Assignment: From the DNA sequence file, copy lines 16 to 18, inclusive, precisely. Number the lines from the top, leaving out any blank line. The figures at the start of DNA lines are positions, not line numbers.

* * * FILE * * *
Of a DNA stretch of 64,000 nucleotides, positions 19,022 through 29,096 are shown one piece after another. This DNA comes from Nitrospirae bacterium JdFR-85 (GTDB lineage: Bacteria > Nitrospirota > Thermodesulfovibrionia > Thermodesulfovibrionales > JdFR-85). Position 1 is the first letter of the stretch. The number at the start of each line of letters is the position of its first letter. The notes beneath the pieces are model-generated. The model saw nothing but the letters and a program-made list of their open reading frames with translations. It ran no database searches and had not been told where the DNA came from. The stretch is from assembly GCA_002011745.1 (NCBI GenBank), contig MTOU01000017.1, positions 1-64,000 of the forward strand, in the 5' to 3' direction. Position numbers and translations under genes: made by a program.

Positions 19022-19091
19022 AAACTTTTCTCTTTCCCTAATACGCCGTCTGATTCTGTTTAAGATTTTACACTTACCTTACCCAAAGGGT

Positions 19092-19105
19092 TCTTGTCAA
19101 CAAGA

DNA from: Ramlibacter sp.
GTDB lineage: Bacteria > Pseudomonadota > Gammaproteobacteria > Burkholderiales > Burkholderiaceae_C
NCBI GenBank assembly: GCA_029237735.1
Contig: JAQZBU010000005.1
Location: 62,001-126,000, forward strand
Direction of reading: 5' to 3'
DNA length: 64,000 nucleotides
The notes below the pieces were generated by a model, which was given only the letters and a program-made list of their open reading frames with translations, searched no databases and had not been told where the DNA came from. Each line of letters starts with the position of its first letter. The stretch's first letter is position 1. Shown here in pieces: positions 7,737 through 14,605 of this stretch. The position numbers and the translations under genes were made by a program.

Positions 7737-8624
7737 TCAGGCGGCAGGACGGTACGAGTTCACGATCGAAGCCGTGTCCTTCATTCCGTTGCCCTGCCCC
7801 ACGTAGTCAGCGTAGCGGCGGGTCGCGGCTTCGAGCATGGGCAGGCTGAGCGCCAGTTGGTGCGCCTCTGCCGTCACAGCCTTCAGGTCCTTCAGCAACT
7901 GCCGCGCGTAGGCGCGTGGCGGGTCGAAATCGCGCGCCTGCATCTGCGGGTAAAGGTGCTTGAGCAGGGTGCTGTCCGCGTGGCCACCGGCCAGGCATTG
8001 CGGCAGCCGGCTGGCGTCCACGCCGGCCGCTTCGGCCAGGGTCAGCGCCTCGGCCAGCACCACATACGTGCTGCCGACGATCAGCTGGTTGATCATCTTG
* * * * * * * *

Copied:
7737 TCAGGCGGCAGGACGGTACGAGTTCACGATCGAAGCCGTGTCCTTCATTCCGTTGCCCTGCCCC
7801 ACGTAGTCAGCGTAGCGGCGGGTCGCGGCTTCGAGCATGGGCAGGCTGAGCGCCAGTTGGTGCGCCTCTGCCGTCACAGCCTTCAGGTCCTTCAGCAACT
7901 GCCGCGCGTAGGCGCGTGGCGGGTCGAAATCGCGCGCCTGCATCTGCGGGTAAAGGTGCTTGAGCAGGGTGCTGTCCGCGTGGCCACCGGCCAGGCATTG